Duchesne has shown that the dates in the "Chronograph" were inserted in a list of the popes which contains only their names and the duration of their pontificates, and then, on the chronological supposition that the year of Christ's death was 29, the year 30 was inserted as the beginning of Peter's pontificate, and his death referred to 55, on the basis of the twenty-five years' pontificate (op. cit., introd., vi sqq.). This date has however been recently defended by Kellner ("Jesus von Nazareth u. seine Apostel im Rahmen der Zeitgeschichte", Ratisbon, 1908; "Tradition geschichtl. Bearbeitung u. Legende in der Chronologie des apostol. Zeitalters", Bonn, 1909). Other historians have accepted the year 65 (e. g., Bianchini, in his edition of the "Liber Pontilicalis" in P. L.. CXXVII. 435 sqq.) or 66 (e. g. Foggini, "De romani b. Petri itinere et episcopatu", Florence, 1741; also Tillemont). Harnack endeavoured to establish the year 64 (i . e . the beginning of the Neronian persecution) as that of Peter's death ("Gesch. der altchristl. Lit. bis Eusebius", pt. II, "Die Chronologie", I, 240 sqq.). This date, which had been already supported by Cave, du Pin, and Wieseler, has been accepted by Duchesne (Hist. ancienne de l'eglise, I, 64). Erbes refers St. Peter's death to 22 Feb., 63, St. Paul's to 64 ("Texte u. Untersuchungen", new series, IV, i, Leipzig, 1900, "Die Todestage der Apostel Petrus u. Paulus u. ihre rom. Denkmaeler"). The date of Peter's death is thus not yet decided; the period between July, 64 (outbreak of the Neronian persecution), and the beginning of 68 (on 9 July Nero fled from Rome and committed suicide) must be left open for the date of his death. The day of his martyrdom is also unknown; 29 June, the accepted day of his feast since the fourth century, cannot be proved to be the day of his death (see below).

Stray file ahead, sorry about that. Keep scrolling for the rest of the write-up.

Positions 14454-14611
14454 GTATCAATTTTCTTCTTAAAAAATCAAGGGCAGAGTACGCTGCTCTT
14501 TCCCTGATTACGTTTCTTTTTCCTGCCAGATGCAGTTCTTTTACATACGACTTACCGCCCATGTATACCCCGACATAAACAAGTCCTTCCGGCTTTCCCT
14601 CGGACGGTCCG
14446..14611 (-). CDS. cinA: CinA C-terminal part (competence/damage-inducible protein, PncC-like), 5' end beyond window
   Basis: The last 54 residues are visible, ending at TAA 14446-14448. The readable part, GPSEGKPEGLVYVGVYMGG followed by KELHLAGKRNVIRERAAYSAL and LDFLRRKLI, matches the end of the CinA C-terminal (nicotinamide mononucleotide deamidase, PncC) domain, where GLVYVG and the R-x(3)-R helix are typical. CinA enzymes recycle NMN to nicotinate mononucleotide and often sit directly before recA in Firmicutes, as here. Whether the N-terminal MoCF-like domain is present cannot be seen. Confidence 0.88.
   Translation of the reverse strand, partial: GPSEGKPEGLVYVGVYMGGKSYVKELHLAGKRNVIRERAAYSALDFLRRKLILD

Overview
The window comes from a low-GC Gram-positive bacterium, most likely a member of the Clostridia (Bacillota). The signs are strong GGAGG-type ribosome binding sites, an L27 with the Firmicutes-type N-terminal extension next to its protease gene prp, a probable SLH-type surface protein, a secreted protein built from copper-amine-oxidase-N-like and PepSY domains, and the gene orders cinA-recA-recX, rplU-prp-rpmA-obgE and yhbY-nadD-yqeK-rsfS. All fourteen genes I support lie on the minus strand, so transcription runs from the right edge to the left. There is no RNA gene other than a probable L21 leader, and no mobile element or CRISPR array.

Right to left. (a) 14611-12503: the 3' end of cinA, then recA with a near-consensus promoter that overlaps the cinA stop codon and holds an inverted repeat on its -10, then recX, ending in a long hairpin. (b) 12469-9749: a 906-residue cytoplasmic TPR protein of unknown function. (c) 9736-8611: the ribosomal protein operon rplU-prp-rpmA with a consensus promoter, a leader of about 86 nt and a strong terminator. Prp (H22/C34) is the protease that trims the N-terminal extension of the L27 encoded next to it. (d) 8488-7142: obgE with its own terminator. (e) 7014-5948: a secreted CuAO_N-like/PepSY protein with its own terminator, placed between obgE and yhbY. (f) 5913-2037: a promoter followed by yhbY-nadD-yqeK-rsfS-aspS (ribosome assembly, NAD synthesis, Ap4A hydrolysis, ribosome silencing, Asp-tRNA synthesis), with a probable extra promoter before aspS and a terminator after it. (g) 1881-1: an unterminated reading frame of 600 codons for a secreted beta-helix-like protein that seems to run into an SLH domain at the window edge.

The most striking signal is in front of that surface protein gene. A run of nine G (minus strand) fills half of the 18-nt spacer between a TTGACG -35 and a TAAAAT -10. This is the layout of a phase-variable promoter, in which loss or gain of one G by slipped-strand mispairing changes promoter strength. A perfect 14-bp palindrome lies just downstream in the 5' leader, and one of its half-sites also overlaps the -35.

Concerning the manner of Peter's death, we possess a tradition--attested to by Tertullian at the end of the second century (see above) and by Origen (in Eusebius, "Hist. Eccl.", II, i)--that he suffered crucifixion. Origen says: "Peter was crucified at Rome with his head downwards, as he himself had desired to suffer". As the place of execution may be accepted with great probability the Neronian Gardens on the Vatican, since there, according to Tacitus, were enacted in general the gruesome scenes of the Neronian persecution; and in this district, in the vicinity of the Via Cornelia and at the foot of the Vatican Hills, the Prince of the Apostles found his burial place. Of this grave (since the word tropaion was, as already remarked, rightly understood of the tomb) Caius already speaks in the third century. For a time the remains of Peter lay with those of Paul in a vault on the Appian Way at the place ad Catacumbas, where the Church of St. Sebastian (which on its erection in the fourth century was dedicated to the two Apostles) now stands. The remains had probably been brought thither at the beginning of the Valerian persecution in 258, to protect them from the threatened desecration when the Christian burial-places were confiscated. They were later restored to their former resting-place, and Constantine the Great had a magnificent basilica erected over the grave of St. Peter at the foot of the Vatican Hill. This basilica was replaced by the present St. Peter's in the sixteenth century. The vault with the altar built above it (confessio) has been since the fourth century the most highly venerated martyr's shrine in the West. In the substructure of the altar, over the vault which contained the sarcophagus with the remains of St. Peter, a cavity was made. This was closed by a small door in front of the altar. By opening this door the pilgrim could enjoy the great privilege of kneeling directly over the sarcophagus of the Apostle. Keys of this door were given as previous souvenirs (cf. Gregory of Tours, "De gloria martyrum", I, xxviii).